So, for me, Welcome aboard Noah! may you have an excellent career in the Maize and Blue!


July 1st, 2013 at 12:31 PM ^

Honestly, a lot of 3-star ratings are just lazy.  Kid only goes to a couple camps but does well, touted recruit in a not-heavily-scouted area and blows up competition in an area generally regarded as untalented -- rubber stamp the 3-star.  It means, "Yeah we see that this kid is talented, but really have no idea how he matches up against consensus 4-stars so we're going to go all prequel Yoda and furrow our brows to show we're serious instead of admitting our judgement is clouded."

Now, I get that resources are limited to thoroughly review every kid playing football in the country, and trying to rank HS kids nationwide couldn't be a tougher job.  I also don't question their work when they've thoroughly looked at a high-profile recruit.  That said, when it come to a recruit that's really best described as a sleeper, it'd be more honest to simply not rank/rate the guy at all for lack of data.  At least then the coaches know they've got to do their own work rather than gamble on a blatantly hedged bet.


July 1st, 2013 at 1:01 PM ^

I'm not taking the family to task.  I'm NOT saying the kid SHOULD go to more camps.  I'm saying the 3-star rating is the easiest rating to slap onto a talented but otherwise unknown kid, because he could boom or bust and it would hardly make a dent in the scouts' reputation.  Granted, "3-star" is right where a lot of kids should be at, but this where one loses individual trees in a forest.

Edit:  Huh, saw my work was done for me. :D

Painter Smurf

July 1st, 2013 at 2:31 PM ^

Good post.  A lot of 3 stars are kids who have or will receive an offer from a top 25 program, but no analyst within the service is willing to carry the kid's torch.  Could be due to some perceived flaw, or just simply from lack of exposure to the services.  The 3 star pool is so huge that the ranking does not tell you anything of significance.


July 1st, 2013 at 12:32 PM ^

I'll be your huckleberry...

Step 3a... The coaches are compensated to put the best team on the field 

Now, why is this relevant?

This is a completely different take than "trust the coaches". Mattison is paid the better part of a million dollars a year to evaluate talent coming in and Hoke much more than that. In essence, if the coaches are wrong (or my faith in Greg Mattison/Brady Hoke et al. to choose quality defensive talent is misguided) then the ultimate price is their job security. See: Rodriguez, Richard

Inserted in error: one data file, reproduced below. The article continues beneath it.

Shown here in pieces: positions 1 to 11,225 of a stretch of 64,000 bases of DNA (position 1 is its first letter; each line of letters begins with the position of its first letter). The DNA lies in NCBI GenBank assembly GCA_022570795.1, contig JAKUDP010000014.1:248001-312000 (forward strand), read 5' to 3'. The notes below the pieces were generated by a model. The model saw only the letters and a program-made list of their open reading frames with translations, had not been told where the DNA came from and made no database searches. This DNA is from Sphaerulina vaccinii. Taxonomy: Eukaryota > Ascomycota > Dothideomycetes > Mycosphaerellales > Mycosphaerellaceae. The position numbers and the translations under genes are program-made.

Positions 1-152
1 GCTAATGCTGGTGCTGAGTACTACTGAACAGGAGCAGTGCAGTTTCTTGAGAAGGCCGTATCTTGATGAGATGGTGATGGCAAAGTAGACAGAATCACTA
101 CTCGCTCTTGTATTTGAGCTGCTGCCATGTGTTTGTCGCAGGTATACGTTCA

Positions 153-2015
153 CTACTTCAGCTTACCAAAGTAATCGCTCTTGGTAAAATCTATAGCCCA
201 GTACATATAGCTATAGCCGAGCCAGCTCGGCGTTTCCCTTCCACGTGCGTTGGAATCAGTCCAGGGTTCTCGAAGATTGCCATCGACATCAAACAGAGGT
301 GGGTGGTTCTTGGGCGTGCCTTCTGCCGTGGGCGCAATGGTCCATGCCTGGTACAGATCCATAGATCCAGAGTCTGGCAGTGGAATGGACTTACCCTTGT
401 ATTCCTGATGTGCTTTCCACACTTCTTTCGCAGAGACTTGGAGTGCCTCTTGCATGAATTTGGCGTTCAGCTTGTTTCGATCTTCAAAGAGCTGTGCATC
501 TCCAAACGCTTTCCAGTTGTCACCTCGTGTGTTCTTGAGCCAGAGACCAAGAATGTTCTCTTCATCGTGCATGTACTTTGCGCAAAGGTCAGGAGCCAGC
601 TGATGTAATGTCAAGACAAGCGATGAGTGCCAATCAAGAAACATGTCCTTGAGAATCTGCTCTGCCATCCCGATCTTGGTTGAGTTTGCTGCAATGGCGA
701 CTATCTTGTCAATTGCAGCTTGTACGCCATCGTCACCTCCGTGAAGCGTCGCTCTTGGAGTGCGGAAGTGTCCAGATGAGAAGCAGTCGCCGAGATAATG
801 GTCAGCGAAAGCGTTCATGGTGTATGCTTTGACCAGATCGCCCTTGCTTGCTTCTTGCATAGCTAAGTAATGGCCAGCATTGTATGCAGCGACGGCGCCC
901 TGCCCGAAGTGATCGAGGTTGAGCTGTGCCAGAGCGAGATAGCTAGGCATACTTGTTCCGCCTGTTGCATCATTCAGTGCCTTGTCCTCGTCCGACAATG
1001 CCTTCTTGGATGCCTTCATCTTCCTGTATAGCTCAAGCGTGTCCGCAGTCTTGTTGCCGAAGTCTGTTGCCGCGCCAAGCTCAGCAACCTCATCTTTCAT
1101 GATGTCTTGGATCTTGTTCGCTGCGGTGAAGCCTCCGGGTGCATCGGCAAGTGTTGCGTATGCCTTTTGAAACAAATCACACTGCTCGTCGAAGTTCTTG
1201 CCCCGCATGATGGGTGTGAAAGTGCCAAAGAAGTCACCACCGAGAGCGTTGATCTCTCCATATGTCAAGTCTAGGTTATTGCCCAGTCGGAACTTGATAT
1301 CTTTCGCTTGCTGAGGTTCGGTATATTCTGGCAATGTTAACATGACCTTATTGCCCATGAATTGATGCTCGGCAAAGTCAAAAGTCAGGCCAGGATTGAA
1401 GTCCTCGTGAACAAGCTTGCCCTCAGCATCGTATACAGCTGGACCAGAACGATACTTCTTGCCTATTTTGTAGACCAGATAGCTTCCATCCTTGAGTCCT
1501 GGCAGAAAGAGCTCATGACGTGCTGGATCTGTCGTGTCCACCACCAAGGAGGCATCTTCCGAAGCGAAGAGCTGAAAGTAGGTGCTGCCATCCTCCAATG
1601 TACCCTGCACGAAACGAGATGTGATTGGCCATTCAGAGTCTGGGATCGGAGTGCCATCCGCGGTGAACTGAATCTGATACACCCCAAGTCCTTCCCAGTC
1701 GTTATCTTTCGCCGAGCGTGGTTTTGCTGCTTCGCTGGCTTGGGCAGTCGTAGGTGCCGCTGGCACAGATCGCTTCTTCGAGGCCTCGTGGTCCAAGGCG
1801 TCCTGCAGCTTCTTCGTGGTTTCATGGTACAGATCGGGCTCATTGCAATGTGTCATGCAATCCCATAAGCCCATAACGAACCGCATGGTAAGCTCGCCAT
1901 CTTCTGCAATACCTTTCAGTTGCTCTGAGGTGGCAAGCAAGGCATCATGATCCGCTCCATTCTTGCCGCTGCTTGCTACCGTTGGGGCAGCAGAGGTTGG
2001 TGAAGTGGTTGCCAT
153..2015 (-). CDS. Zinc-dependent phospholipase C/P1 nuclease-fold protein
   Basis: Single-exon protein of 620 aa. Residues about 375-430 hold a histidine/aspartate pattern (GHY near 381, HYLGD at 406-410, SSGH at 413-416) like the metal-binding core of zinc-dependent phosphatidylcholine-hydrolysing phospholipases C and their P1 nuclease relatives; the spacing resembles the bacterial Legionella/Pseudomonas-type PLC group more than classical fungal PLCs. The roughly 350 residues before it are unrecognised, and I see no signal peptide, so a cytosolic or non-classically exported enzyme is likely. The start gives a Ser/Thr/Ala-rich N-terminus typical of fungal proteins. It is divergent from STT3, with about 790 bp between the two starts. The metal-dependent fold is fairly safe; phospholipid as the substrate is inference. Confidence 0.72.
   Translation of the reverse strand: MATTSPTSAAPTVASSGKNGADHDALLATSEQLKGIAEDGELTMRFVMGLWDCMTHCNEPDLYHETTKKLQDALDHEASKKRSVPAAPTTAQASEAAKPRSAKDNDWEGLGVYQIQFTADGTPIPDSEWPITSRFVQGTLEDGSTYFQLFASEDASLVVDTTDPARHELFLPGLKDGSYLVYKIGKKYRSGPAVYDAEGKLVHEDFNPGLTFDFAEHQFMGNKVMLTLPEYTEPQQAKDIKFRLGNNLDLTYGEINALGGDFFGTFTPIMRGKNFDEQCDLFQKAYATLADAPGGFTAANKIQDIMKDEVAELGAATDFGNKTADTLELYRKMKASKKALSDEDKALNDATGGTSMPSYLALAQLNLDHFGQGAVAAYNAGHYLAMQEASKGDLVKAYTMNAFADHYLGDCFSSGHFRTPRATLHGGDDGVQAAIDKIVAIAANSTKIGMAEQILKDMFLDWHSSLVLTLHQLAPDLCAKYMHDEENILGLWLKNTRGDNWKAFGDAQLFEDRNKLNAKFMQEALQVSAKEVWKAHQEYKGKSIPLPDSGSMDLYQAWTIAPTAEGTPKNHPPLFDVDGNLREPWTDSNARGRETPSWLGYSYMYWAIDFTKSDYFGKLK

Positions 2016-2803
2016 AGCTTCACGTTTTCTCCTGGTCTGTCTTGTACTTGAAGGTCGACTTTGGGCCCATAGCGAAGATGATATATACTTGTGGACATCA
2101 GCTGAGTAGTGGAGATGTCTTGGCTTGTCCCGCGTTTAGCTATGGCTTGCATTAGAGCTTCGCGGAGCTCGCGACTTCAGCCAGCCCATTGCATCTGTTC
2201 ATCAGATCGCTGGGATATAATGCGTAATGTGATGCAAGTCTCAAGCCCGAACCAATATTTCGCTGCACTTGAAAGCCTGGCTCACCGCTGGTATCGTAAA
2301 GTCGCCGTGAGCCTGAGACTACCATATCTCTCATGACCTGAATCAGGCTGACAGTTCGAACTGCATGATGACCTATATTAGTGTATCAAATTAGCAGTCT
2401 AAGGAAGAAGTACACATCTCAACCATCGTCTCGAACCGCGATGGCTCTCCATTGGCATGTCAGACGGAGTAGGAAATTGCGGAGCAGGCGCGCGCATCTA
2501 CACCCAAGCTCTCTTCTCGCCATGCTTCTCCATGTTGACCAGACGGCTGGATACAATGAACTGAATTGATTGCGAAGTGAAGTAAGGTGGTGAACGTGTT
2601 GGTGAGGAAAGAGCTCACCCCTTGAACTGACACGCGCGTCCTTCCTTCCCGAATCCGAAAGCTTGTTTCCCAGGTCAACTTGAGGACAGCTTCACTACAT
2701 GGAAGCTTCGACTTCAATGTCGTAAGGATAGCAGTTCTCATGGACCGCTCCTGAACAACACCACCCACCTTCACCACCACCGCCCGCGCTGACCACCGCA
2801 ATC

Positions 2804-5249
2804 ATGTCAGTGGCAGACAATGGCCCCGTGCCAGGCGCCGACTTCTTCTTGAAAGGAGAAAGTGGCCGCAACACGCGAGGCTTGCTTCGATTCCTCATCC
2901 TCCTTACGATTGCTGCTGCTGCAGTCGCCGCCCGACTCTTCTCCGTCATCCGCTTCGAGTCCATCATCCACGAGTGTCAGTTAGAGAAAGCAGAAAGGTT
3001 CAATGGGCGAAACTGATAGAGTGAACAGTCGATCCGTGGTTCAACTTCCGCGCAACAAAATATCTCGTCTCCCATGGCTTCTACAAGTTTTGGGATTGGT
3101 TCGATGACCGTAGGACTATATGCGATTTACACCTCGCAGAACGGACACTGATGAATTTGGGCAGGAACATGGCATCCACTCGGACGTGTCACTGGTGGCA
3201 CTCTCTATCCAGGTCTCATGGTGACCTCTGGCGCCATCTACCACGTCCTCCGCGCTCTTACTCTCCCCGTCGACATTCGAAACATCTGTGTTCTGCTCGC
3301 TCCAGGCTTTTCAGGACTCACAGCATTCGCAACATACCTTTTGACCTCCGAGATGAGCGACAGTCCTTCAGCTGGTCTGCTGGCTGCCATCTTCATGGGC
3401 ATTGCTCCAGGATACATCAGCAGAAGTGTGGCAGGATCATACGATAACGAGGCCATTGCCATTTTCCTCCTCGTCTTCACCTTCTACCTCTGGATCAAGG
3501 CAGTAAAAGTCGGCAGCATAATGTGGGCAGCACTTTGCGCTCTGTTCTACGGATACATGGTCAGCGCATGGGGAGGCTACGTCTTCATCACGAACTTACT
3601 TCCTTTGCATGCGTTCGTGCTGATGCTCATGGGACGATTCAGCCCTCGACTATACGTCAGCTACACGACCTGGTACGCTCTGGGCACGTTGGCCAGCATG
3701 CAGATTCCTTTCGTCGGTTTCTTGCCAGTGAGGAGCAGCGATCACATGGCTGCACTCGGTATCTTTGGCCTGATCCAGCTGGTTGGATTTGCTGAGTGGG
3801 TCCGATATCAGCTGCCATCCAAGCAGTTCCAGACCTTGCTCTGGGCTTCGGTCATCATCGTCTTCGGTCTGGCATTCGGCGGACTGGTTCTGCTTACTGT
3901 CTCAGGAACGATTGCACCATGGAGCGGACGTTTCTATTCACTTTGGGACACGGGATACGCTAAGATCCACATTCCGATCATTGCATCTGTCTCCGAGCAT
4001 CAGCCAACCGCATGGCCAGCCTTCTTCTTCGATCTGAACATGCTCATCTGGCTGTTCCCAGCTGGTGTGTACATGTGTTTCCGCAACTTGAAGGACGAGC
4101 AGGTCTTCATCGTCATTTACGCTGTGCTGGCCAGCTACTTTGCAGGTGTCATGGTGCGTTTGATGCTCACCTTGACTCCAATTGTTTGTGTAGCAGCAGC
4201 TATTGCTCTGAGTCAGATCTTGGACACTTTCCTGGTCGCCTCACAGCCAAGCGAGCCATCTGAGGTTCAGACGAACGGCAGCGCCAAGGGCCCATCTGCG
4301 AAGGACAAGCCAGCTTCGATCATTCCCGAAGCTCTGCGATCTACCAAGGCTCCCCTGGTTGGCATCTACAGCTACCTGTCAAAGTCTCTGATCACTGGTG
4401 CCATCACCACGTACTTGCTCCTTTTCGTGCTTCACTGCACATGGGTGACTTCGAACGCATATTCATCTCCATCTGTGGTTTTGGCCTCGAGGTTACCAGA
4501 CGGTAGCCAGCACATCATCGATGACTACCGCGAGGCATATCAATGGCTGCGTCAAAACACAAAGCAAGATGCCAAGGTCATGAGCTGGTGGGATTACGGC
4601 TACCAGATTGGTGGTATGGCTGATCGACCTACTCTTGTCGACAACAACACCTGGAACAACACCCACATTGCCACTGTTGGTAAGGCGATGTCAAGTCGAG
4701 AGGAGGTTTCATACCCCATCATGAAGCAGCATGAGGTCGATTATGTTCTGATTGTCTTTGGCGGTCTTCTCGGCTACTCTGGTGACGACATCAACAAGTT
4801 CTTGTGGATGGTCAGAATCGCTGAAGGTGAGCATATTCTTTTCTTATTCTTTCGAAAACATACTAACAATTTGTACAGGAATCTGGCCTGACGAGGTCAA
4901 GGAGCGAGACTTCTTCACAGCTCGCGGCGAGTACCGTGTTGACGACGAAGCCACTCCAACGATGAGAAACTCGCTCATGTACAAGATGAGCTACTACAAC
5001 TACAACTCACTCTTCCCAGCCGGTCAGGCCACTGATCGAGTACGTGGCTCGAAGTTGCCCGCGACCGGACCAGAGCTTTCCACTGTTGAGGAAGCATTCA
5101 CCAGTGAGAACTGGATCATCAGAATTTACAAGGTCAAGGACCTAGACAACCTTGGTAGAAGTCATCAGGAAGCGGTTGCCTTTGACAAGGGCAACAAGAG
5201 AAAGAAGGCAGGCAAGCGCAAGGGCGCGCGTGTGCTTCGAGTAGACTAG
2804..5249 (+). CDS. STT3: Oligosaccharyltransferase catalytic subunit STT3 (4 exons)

The "trust the coaches" meme is tiring but acknowledging the implications if they bring in the wrong talent is accurate. 

qualifier: this is not intended to open any debate on Rich Rodriguez or his relative qualities as a head coach/recruiter nor to engage Section1 in any form of debate on the matter...kthnx.


July 1st, 2013 at 12:48 PM ^

I hate this argument.  The fact that somebody is paid a lot of money to do something doesn't necessarily mean they are doing it well.  I have a good deal of faith in Mattison's talent evaluation skills but that's because he's a proven top DC who has been doing it for decades--not because of how much money he makes.



July 1st, 2013 at 1:58 PM ^

But in that case you are basically arguing that Mattison's past performance predicts his future performance, and using his compensation as evidence of strong past performance.  I don't have a problem with that.

What bothers me is the more simplistic argument that Clarkie was making above:

  • Coaches who make a lot of $$ do their jobs well;
  • Coach X makes a lot of $$;
  • Therefore, Coach X will do his job well.

It should be self-evident that the argument has a flawed premise.  It is not always true that coaches who make a lot of money perform well.  In fact, I don't even necessarily believe that coaches who make a lot of money are likely to perform well--especially when you are just looking at one particular skill (talent evaluation) from among the numerous activities coaches are involved in.

But yeah, I think this works better:

  • Coaches who perform their jobs well make more $$;
  • Coach X makes a lot of $$, so he probably performed well in the past;
  • Coaches who perform well in the past are more likely to perform well in the future;
  • Therefore, Coach X is likely to perform well in the future.


July 1st, 2013 at 2:56 PM ^

You state:

"I have a good deal of faith in Mattison's talent evaluation skills but that's because he's a proven top DC who has been doing it for decades--not because of how much money he makes."

Pro and college football are merit driven when it comes to compensation. I think I was (perhaps unsuccessfully) pointing that out in the case of Hoke/Mattison. Typically, when it comes to compensation at the highest levels the compensation is also commensurate (as it is with Mattison) with performance. I will acknowledge that there are key exceptions on the landscape, however, noting Weis, Charlie and Bollman, James.

I don't think that Mattison's job performance and his income status are mutually exclusive.